Religious traditions and meditative practice

The practice of meditation is central to religious observance. Prayer is considered as a form of meditation. Meditation in its traditional form may not be widely practiced in Christianity, but certain traditions in Islam, Judaism, Buddhism and Hinduism involve entering the meditative state.

Modern practitioners of secular and spiritual meditation are mainly influenced greatly by two of the most widely practiced religions of the world—Buddhism and Hinduism. The meditative traditions of these two philosophies now have a global reach. One of the first religious leaders to formalize meditative practice is the founder of Buddhism—the Buddha. He established the foundations that would make meditation a structured practice that can be learned.

Gotta extra 10 minutes to spare? Check out this YouTube video of Victor Oddo as he talks about Deep Meditation and what he says is (5 Easy-Ways To Get Really Deep)

Author: Ericka Bates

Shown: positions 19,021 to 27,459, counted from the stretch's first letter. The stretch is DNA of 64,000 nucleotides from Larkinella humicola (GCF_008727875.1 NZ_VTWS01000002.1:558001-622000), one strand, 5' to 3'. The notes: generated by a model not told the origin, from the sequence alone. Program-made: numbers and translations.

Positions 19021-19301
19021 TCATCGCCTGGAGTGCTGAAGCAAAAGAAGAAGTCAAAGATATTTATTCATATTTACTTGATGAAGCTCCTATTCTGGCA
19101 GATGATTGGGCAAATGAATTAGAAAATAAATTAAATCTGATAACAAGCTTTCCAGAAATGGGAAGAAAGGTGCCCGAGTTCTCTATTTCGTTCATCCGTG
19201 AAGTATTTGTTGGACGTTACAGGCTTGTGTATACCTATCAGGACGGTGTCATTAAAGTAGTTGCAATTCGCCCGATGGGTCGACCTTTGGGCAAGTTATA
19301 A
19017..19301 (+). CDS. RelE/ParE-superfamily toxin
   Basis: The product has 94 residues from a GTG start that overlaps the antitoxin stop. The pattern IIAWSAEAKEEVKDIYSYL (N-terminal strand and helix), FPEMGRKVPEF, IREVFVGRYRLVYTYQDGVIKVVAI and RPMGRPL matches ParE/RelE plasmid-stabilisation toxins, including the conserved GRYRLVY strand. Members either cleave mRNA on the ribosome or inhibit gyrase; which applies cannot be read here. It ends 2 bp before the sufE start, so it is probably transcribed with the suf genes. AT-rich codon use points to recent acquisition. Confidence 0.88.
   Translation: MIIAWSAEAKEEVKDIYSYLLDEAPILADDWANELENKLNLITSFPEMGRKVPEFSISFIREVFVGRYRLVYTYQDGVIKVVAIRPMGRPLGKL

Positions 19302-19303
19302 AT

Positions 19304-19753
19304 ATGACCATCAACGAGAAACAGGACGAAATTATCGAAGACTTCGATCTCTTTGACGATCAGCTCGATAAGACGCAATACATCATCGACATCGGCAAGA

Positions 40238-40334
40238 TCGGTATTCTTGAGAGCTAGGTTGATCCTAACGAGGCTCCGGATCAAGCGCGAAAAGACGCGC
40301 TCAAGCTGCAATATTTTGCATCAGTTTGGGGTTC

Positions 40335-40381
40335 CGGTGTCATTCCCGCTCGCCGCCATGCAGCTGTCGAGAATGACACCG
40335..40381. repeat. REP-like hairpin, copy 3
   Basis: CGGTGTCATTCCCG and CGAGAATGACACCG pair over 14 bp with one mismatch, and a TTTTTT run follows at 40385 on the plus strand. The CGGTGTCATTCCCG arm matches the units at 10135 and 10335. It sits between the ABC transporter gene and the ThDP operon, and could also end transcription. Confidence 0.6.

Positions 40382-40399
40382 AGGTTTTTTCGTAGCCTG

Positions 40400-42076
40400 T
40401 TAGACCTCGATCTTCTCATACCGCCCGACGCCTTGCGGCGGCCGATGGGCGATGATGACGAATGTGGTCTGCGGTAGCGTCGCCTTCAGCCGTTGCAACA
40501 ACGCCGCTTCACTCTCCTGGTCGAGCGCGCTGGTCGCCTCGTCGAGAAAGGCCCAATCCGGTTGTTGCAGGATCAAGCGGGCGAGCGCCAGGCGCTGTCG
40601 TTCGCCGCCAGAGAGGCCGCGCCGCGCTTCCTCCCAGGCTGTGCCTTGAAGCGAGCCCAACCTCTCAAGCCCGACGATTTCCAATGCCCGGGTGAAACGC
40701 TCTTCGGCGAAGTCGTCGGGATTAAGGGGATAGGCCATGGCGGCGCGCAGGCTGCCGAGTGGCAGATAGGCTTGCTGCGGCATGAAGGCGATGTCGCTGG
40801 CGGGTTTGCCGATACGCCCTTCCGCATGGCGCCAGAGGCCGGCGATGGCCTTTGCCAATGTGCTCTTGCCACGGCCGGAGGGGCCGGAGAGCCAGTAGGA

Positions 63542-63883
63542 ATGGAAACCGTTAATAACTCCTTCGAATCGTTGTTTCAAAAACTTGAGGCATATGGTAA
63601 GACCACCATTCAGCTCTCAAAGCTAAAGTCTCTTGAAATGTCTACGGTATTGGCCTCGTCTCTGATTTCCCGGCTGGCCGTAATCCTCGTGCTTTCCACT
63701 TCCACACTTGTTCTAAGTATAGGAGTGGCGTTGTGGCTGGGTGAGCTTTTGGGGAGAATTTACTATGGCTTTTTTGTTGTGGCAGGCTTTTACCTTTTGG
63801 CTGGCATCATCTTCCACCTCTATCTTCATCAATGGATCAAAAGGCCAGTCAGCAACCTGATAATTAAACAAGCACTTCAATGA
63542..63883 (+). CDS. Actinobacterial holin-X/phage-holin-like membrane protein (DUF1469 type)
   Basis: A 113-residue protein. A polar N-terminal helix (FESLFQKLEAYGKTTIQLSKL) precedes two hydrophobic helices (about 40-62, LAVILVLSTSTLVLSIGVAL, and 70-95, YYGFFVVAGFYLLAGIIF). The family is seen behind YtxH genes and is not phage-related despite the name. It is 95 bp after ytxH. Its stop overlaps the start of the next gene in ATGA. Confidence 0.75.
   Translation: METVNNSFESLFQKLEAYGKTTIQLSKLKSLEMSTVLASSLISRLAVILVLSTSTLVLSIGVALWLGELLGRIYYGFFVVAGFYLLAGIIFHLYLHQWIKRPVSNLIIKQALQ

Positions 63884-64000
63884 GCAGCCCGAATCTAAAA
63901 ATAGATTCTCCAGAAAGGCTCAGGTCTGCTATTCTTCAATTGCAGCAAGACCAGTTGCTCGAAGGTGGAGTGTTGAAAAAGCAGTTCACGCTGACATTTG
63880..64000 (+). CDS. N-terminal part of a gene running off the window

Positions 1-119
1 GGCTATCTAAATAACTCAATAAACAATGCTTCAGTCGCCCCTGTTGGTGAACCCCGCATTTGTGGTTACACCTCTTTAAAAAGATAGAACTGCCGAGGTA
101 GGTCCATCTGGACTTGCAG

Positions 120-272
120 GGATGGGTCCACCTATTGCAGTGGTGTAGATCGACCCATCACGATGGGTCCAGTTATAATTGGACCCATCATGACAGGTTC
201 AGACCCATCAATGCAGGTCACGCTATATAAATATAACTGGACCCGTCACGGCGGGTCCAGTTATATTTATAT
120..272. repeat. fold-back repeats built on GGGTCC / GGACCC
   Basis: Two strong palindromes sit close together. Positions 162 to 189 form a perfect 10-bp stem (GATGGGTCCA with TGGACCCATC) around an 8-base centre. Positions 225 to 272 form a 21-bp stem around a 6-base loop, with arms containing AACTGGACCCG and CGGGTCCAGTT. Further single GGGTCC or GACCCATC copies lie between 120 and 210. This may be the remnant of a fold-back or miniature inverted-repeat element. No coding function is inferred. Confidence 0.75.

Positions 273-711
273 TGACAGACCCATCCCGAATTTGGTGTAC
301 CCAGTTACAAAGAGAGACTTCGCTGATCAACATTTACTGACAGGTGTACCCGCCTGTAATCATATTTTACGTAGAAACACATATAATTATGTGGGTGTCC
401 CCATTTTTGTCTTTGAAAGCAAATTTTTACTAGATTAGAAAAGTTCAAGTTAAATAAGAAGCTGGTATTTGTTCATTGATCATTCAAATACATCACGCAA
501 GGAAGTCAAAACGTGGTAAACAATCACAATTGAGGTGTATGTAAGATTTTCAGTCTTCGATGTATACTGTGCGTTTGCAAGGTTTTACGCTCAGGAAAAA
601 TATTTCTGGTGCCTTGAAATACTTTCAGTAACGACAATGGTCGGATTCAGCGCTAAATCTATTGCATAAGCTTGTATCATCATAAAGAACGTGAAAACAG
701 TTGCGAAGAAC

Hello! I'm Ericka Bates. I am a wife and mother of 2. Totally nosey with the ability to read. Therefore a great researcher. Things I like to look into autism treatments, health, meditation, and personal development. In much of my findings with autism, stress came up a lot. Stress turned out to be the cause for most health problems. Know what can defeat stress? Meditation! Meditation is not only a great way to get rid of stress, but it's also used to reduce anxiety, depression, anger, lower blood pressure and increase your creativity. There are many forms of meditation and right now I am actively practicing 4. I sit quietly and watch my breath. At first this was hard. My mind kept wondering, I was sitting in thought. Now my mind still wonders some, but I think that I'm getting the hang of it. Hey, practice makes perfect right. Walking is my favorite form of meditation. I listen to a podcast while walking and when I'm done I feel relaxed. Gratefulness or Gratitude is another good one. When I get upset, I stop and think okay, what's five things that's good about this situation. This calms me down and makes me feel better. Like the saying goes happiness is a choice and I wanna be happy. Happiness just doesn't show up you have to produces that kind of energy for yourself. Visualization is the fourth form of meditation I practice. I have a vision board with pictures of the things I want and the things I want to do. The pictures are fun to find, cut out, arrange, pin up and their nice to look at every day. Because your only choosing the things you like and want to do makes this form of meditation a joy to have in your life. It wasn't hard making meditation a part of my every day life. Now I feel that meditation is the foundation to anyone's personal development. Hopefully you'll find a form or forms of meditation that's just right for you too.